Much new support on the streets of Cleadon Village and East Boldon
Just as we were discussing last week the state of some local parties on South Tyneside and the apparent resistance of people in South Shields to join their local parties or volunteer (for either the Conservatives, Labour, or the Liberal Democrats), news comes from the Jarrow constituecy of a resurgence in interest in party politics, particularly from the younger age groups.
You will remember that I mentioned an influx of younger members to the Jarrow Conservative Association in my last post on the subject, and notwithstanding the lingering problems they have over the eventual resignation of independent councillor David Potts, association chairman cllr. Jeff Milburn happily tells me that they are enthusiastically getting on with the job of fighting the local elections in Jarrow. More than that, the Jarrow Tories can call upon almost 200 members for support many of them in the 17 – 35 age group! This influx of new blood has happened over the past couple of years putting them in the position of having “competition” for the opportunity to stand as a candidate and represent the party in the local government elections. Jeff is delighted with the current state of affairs in the Jarrow association where fund raising has been going on for aome time in preparation for this month’s campaign. Jeff knows that Labour’s Joan Atkinson will prove stiff opposition in the Cleadon and East Boldon ward, she networks well with two Twitter pages and a blog, but he is confidant that his large team of young enthusiastic keen young legs will help sitting councillor Donald Wood successfully defend his seat.
Jeff (who is younger than I) told me:
“I really want to emphasise and let people know that there is a world of difference between South Shields and Jarrow, we have very much a young vibrant party of people here, we are well organised keen and energetic. We have no shortage of volunteers, of course we will always welcome more if anyone wishes to join us, who wouldn’t? However, there is certainly a different balance to the party here in Jarrow and the future looks great for the association”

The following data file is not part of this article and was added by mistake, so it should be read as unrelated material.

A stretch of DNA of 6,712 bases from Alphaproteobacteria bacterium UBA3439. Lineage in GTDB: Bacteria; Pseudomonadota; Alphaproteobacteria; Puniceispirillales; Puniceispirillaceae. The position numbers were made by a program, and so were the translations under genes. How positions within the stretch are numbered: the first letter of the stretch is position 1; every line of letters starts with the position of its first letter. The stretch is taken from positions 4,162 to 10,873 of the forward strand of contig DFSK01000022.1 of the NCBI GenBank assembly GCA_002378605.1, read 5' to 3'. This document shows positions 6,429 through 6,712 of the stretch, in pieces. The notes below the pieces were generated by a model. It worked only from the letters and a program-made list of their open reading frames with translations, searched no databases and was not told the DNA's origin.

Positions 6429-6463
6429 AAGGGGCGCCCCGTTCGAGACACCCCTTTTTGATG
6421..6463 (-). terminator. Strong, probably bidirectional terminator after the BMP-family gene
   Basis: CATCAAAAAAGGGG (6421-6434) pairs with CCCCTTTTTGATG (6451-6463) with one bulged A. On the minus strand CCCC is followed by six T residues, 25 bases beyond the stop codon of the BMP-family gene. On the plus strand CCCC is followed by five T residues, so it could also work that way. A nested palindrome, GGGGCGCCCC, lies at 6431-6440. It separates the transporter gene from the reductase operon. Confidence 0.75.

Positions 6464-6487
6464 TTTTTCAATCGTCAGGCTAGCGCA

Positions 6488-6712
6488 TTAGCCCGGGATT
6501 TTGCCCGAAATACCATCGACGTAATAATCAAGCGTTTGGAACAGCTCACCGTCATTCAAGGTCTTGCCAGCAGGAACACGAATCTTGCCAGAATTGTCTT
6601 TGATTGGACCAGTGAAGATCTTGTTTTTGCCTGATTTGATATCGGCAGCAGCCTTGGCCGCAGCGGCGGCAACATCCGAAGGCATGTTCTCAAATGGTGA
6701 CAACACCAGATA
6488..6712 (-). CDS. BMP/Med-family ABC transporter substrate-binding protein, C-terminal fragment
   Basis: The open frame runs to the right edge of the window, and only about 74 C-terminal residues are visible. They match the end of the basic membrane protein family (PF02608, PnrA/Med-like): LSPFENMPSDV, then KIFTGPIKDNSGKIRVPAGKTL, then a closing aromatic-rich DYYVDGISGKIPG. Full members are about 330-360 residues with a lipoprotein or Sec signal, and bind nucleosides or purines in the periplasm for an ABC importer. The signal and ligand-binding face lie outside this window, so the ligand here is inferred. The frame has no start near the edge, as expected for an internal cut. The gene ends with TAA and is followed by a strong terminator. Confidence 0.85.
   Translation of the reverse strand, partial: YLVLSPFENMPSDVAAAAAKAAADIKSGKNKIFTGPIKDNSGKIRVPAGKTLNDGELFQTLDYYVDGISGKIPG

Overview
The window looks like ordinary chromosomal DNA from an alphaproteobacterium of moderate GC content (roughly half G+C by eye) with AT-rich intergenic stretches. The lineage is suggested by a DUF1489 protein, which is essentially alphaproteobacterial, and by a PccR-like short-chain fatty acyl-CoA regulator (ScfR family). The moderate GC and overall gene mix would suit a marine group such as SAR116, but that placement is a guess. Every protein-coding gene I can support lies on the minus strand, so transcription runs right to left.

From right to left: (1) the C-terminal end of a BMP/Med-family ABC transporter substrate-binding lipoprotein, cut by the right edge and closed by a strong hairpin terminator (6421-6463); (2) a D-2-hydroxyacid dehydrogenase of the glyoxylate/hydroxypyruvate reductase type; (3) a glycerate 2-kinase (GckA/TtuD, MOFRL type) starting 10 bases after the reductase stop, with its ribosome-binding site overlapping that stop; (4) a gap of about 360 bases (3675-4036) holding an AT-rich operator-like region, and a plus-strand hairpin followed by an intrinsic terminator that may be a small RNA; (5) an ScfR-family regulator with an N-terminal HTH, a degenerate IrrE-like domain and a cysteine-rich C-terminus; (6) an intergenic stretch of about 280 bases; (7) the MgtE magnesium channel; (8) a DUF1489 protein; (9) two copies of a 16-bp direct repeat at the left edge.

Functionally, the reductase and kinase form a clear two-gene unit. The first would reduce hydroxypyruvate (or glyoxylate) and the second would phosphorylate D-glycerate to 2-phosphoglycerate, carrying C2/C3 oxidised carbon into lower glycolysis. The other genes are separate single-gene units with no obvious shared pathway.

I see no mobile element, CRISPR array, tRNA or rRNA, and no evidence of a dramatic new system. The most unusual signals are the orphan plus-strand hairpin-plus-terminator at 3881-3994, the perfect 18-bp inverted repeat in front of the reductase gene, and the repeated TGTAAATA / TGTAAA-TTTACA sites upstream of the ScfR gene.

Come on folks, lend a hand!
The annual Shrove Tuesday Pancake Race took place in King Street, South Shields yesterday, always a laugh and it draws a half decent crowd as teams of four from retailers and South Shields businesses run a 100 yard dash along the town’s main shopping street in an effort to (a) win a small trophy, and (b) raise some pennies for a needy charity. The usual rules apply as the teams run in a relay fashion flipping their pancakes in their pans at the start line before being allowed to dash to the far end of the course, return and hand over to a team mate.
The event has been organised over the past few years by Mavis Maughan, the events co-ordinator at Asda in Coronation Street and this year included teams from the Shields Gazette, Specsavers, Slimming World, and Asda, however, (and here’s the rub) it seems that Mavis is having some trouble getting new participants, resulting in the same bunch of people taking part each year, and getting older it hurts the knees and hips. This is surprising because there are more than enough businesses in the town who could spare a team of four people for half an hour, perhaps some might even be persuaded to donate the half an hour on their day off!
It is a fun occasion and an opportunity to raise your business profile with the public, show your involvement with the community that you work in and make your profit from, and generally show that your organisation is a caring one when it comes to charitable fund raising. The sort of businesses that I have in mind that employ sufficient people to spare four might include the likes of Wilkinsons, Lidl, MacDonalds, Marks and Spencer, Greggs (who have four outlets in the town centre), M.I. Dickson, Superdrug, the Ocean Beach Fun Park, Morrisons, Sainsbury, Tesco, and a clutch of solicitor’s offices.